King & Wood Mallesons

Asia-Pacific 100 position: 2

China tax: unveiling the International Secondment Arrangement

By Tony Dong, Daisy Duan and Jiang Junlu

Over the years, it has been common practice for a multinational company (Home Entity) to dispatch expatriate employees (Secondees) to its affiliated enterprise in China (Host Entity) to hold senior management or other technical positions. Usually, the Home Entity and the Secondee will retain the employment relationship. The Home Entity will pay the salary and social security contribution for the Secondee in the home country, and will be reimbursed by the Host Entity. A Chinese tax clearance certificate is usually required when the Host Entity makes the reimbursement payment, so the Chinese tax authority needs to determine whether the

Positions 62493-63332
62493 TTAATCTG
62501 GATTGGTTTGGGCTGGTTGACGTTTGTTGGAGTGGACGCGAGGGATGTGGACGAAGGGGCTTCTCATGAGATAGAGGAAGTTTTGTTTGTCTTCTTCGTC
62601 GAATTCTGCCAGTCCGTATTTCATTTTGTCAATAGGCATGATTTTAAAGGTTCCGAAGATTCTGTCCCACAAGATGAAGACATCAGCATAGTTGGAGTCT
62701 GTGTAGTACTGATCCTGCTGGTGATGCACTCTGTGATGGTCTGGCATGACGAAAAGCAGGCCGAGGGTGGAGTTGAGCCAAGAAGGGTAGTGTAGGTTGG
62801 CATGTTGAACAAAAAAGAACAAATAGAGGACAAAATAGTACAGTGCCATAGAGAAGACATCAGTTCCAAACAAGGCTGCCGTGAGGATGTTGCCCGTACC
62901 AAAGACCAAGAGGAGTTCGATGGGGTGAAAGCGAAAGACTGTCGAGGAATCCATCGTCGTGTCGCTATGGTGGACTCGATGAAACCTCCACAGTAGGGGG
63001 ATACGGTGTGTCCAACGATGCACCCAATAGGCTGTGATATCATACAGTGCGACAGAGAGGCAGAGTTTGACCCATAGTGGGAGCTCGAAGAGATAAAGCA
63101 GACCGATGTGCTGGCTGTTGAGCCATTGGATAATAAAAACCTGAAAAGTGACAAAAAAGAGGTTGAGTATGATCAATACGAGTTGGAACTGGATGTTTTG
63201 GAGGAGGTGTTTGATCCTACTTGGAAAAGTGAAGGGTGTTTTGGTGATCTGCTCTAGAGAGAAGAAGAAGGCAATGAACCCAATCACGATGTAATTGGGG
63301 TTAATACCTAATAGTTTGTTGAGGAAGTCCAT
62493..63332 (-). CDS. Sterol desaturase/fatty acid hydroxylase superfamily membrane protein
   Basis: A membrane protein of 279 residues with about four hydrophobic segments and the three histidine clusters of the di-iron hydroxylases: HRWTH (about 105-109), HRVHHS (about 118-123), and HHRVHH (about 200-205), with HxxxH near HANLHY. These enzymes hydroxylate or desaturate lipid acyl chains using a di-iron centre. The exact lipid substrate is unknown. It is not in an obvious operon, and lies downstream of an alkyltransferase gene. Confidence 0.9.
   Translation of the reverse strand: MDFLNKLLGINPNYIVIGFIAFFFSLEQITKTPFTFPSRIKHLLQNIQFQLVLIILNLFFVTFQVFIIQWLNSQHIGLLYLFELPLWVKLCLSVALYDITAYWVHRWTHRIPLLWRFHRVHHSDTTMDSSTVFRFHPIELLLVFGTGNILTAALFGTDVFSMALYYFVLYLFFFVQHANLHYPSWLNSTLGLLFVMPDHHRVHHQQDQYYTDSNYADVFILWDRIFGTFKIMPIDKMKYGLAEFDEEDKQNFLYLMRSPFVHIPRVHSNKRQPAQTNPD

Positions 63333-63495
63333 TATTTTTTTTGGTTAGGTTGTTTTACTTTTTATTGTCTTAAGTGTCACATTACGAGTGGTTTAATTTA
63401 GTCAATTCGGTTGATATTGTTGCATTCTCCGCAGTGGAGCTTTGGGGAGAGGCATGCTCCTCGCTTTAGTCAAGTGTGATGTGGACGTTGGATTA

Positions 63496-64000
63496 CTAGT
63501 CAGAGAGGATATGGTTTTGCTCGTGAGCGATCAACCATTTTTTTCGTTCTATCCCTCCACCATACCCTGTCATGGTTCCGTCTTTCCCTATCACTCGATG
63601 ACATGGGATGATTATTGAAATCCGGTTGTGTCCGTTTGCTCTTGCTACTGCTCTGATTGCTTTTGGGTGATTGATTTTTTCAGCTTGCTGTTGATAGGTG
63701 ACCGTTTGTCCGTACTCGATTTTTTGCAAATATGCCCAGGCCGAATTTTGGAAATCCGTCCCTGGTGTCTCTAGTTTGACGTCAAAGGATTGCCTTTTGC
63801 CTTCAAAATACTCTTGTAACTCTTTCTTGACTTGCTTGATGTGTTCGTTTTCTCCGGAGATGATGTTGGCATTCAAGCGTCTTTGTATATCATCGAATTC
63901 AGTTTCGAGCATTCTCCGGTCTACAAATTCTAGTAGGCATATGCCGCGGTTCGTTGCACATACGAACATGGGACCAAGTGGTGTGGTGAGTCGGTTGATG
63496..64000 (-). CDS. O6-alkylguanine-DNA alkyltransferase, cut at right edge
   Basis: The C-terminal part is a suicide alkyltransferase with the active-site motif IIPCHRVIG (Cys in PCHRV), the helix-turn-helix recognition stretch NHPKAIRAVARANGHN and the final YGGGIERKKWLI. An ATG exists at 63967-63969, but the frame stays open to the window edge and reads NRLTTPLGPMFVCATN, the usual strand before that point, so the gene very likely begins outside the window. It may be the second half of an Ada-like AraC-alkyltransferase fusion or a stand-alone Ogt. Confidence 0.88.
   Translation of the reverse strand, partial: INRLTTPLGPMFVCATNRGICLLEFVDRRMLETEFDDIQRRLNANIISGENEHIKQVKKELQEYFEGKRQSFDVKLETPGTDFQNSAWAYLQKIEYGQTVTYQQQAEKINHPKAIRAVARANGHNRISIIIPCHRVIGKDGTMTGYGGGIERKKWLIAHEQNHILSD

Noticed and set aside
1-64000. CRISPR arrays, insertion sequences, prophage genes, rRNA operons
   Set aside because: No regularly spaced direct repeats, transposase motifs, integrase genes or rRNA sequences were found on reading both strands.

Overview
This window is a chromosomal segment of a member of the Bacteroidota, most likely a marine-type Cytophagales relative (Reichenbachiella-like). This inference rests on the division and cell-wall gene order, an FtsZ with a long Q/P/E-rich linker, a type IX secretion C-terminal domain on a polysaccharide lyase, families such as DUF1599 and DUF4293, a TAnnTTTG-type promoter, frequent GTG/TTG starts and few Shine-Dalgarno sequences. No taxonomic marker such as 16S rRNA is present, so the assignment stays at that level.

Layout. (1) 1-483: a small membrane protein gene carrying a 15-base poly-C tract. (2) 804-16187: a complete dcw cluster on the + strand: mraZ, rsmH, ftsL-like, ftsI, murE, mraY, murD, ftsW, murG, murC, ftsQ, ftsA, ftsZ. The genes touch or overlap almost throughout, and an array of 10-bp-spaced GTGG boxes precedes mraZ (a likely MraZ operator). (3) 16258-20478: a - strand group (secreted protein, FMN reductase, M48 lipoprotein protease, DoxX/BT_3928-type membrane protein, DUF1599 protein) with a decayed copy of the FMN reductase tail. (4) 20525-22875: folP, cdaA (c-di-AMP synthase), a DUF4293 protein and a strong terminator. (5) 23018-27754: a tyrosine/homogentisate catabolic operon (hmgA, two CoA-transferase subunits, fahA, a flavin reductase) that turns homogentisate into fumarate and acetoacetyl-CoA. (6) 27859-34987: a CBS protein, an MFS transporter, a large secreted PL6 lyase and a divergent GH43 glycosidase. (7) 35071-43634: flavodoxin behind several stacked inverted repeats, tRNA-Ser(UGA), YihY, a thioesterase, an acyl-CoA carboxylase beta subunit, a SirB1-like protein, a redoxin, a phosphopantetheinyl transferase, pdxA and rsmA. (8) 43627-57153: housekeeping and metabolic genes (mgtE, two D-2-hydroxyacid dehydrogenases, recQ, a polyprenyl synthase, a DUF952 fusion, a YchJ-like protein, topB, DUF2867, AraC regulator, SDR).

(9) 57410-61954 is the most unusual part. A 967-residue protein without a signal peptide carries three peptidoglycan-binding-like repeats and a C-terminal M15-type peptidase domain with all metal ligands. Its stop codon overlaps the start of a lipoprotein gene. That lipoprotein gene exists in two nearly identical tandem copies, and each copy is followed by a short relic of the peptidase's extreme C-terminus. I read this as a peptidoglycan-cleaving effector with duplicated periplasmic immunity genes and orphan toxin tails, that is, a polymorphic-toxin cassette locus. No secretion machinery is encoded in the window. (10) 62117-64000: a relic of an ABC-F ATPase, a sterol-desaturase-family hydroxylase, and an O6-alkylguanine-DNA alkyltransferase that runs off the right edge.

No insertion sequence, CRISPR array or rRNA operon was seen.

Home Entity constitutes an establishment/place of business (taxable presence) or a permanent establishment (PE) under the relevant tax treaty and thus be liable to Enterprise Income Tax (EIT) consequence in China.

The tax authorities and the Host Entity may have different views due to the ambiguity of tax regulations in the assessment of taxable presence or PE for cross-border secondment arrangements. As a result, the Host Entity often has difficulty in obtaining the tax clearance certificate and cannot remit the payment to its overseas Home Entity. The situation is likely to change from 1 June 2013.

On April 19, 2013, the State Administration of Taxation(SAT) issued the Announcement on Issues Concerning Enterprise Income Tax on Services Provided by Non-resident Enterprises through Seconding Personnel to China (Announcement 19)…

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